To be honest, I was expecting talking points. Health care is a complicated subject, and most comms staffers would advise sticking to a script, but Ivey expounded.
“They’ve given me some preliminary options, and I’ve sent them back to the table to get some flesh on some of these options. So I’m working on that effort to come up with solutions for rural hospitals.”
But is that solution expanding Medicaid?
“To just say ‘expand Medicaid’ – that’s the only thing people in the opposition can reach out and say because they don’t know enough to have any other options. And I would just suggest to you that expanding Medicaid is just a very, very, very, expensive prospect. I’m more focused on other avenues to bring in more revenue, like this online sales tax.”
She’s talking about the state’s recent move to begin enforcing sales tax on out-of-state online purchases, a rare new source of revenue for the state.
“I think if we keep enforcing it, that that fund has potential for huge growth when more and more items go for sale online.”
Further complicating matters is that expanding Medicaid isn’t a snap call by the governor. It involves a process starting with the governor, but flowing through the Medicaid agency director, the Centers for Medicaid and Medicare in Washington D.C. and a top panel of the solidly-Republican Alabama Legislature.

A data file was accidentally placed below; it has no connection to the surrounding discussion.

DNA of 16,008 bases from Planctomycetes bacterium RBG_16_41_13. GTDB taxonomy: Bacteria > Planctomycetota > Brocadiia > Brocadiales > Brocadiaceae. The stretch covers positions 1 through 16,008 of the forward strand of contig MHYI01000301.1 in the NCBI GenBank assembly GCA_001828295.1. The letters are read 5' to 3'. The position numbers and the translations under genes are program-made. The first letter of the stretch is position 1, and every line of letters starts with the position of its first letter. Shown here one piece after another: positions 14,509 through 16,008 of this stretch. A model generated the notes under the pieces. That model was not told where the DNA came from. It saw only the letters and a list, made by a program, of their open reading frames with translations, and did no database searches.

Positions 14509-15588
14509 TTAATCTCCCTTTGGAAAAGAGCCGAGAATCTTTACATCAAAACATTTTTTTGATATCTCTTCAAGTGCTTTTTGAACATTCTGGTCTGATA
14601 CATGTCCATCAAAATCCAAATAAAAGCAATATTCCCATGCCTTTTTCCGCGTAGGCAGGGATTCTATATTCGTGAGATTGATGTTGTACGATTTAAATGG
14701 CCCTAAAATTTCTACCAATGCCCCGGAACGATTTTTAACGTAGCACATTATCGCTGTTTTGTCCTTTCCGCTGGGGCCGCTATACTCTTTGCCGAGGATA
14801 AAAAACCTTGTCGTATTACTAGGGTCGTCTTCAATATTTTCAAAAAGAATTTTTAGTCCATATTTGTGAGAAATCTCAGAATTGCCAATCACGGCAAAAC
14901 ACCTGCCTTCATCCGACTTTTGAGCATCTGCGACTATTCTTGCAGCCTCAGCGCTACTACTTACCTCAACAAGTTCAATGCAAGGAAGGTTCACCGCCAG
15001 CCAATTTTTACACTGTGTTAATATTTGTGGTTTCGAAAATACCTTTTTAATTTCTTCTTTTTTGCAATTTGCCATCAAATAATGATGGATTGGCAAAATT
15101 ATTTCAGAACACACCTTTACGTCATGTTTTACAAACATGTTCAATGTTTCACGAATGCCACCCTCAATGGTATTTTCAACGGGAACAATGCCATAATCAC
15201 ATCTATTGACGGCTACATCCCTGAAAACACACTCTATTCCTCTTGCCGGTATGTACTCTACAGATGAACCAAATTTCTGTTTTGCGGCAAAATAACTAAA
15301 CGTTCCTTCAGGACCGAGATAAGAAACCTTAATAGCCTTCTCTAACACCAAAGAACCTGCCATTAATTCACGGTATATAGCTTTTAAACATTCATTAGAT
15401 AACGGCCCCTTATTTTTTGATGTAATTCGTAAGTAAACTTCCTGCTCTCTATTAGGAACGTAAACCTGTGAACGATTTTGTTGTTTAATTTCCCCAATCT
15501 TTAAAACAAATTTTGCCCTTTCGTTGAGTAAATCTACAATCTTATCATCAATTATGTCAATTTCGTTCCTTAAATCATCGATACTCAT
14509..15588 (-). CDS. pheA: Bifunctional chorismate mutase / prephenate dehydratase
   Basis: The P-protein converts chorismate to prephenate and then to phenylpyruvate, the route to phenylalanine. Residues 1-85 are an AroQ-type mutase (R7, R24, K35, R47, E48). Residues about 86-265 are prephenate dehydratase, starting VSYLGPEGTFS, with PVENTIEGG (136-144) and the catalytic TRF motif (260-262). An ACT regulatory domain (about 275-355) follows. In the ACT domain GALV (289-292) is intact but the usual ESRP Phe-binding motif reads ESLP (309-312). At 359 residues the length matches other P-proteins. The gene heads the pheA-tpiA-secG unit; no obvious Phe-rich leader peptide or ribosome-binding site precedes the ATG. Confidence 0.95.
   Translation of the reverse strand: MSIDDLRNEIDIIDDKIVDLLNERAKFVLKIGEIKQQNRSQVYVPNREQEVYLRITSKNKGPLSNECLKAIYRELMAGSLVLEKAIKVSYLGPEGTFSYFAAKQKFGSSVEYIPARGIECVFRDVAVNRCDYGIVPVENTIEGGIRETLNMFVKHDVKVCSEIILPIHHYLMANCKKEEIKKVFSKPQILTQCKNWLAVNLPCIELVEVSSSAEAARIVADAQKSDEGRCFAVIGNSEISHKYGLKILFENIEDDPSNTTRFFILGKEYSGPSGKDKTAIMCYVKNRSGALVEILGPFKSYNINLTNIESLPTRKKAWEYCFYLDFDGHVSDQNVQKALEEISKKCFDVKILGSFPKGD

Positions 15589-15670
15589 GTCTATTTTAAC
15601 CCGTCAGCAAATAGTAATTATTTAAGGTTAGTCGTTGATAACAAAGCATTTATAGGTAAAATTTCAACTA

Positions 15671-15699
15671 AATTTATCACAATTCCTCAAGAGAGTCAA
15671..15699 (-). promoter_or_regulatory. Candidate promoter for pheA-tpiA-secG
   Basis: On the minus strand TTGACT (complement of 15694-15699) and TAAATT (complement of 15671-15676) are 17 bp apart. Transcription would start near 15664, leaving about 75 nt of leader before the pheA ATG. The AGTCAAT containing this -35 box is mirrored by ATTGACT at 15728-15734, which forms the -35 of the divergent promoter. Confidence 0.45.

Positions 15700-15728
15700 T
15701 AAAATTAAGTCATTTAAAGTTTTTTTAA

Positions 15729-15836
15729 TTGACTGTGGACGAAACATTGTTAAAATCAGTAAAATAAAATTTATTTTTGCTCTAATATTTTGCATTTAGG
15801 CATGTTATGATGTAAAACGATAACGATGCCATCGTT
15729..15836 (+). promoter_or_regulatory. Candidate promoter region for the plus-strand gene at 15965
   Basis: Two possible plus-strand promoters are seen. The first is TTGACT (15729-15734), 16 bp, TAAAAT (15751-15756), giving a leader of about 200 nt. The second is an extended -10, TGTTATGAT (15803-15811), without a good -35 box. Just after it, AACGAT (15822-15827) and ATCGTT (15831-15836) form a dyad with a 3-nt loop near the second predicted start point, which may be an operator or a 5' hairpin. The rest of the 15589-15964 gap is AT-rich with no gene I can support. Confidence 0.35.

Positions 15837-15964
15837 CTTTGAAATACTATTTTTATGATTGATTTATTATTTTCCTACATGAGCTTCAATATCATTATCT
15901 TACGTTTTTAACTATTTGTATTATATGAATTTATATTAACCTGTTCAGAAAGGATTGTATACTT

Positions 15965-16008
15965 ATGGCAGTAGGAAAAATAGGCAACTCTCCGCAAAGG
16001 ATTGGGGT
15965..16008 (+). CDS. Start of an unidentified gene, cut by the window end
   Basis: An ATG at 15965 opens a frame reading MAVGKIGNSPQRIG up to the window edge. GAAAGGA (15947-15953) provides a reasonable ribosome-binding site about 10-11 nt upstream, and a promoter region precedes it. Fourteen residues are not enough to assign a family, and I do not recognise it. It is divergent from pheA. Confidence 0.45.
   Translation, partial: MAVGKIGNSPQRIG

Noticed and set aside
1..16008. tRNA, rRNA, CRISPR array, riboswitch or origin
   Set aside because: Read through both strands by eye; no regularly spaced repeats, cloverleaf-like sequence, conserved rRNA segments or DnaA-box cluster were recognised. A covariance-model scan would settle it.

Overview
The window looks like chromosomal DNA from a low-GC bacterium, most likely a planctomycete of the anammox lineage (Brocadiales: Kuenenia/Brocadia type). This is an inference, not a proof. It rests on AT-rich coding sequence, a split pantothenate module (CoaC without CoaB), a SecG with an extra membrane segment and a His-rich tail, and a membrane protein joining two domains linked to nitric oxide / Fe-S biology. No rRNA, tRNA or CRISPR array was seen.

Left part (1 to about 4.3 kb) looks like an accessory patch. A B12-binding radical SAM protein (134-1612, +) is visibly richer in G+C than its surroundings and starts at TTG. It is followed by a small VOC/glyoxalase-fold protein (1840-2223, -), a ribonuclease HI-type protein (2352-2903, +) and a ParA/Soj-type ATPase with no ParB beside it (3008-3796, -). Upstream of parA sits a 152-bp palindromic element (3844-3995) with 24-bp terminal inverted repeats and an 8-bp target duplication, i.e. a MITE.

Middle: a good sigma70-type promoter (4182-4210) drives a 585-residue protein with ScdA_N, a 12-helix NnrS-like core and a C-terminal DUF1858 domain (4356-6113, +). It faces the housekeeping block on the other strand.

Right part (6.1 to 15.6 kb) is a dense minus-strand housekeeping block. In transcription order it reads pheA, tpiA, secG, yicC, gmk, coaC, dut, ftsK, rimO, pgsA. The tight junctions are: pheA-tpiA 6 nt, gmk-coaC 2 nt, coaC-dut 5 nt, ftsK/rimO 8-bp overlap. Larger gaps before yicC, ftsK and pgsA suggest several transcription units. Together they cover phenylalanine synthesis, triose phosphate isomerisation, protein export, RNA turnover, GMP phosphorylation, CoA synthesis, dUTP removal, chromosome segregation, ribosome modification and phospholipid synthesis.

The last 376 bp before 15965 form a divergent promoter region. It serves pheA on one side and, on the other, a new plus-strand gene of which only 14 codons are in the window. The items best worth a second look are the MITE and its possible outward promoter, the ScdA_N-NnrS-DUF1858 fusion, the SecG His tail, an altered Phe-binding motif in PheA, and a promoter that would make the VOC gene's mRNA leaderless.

“Election Day will soon be here,” I said. “What’s your closing argument? Why should the people vote for you?”
“Because I’m committed to helping them achieve results for themselves and their families so they can have better opportunities in life. I’m going to do it with an open, honest, and transparent administration. I’m going to do the very best that I can to make our state even better and to make our government more effective.”
She saves the red meat for last.
“And here’s what else: I’m going to support our conservative values by protecting the unborn and defending life, defending the second amendment and protecting our guns. That matters to people and it matters to me.”
Go unto Dothan
Governor Ivey moves fast. Not fast like sprinter or power-walker fast, obviously, but quick and decisive like someone who doesn’t take time for granted. When she’s ready to move on, she goes, and staff had better keep up. Whether to another destination or item of discussion, the governor does not tarry.
Having landed in Dothan, we are walking through the Garden District, an older neighborhood that is the city’s hardest-hit residential area. The sprawling oak and sycamore trees that give the neighborhood its characteristic shady charm were no match for hurricane-force winds. Their limbs are now fallen on roofs, cars, and utility poles. In the car ride over, Mayor Mark Saliba told the governor that power remains out for around 50,000, and officials think it could be three of four days until they are back online.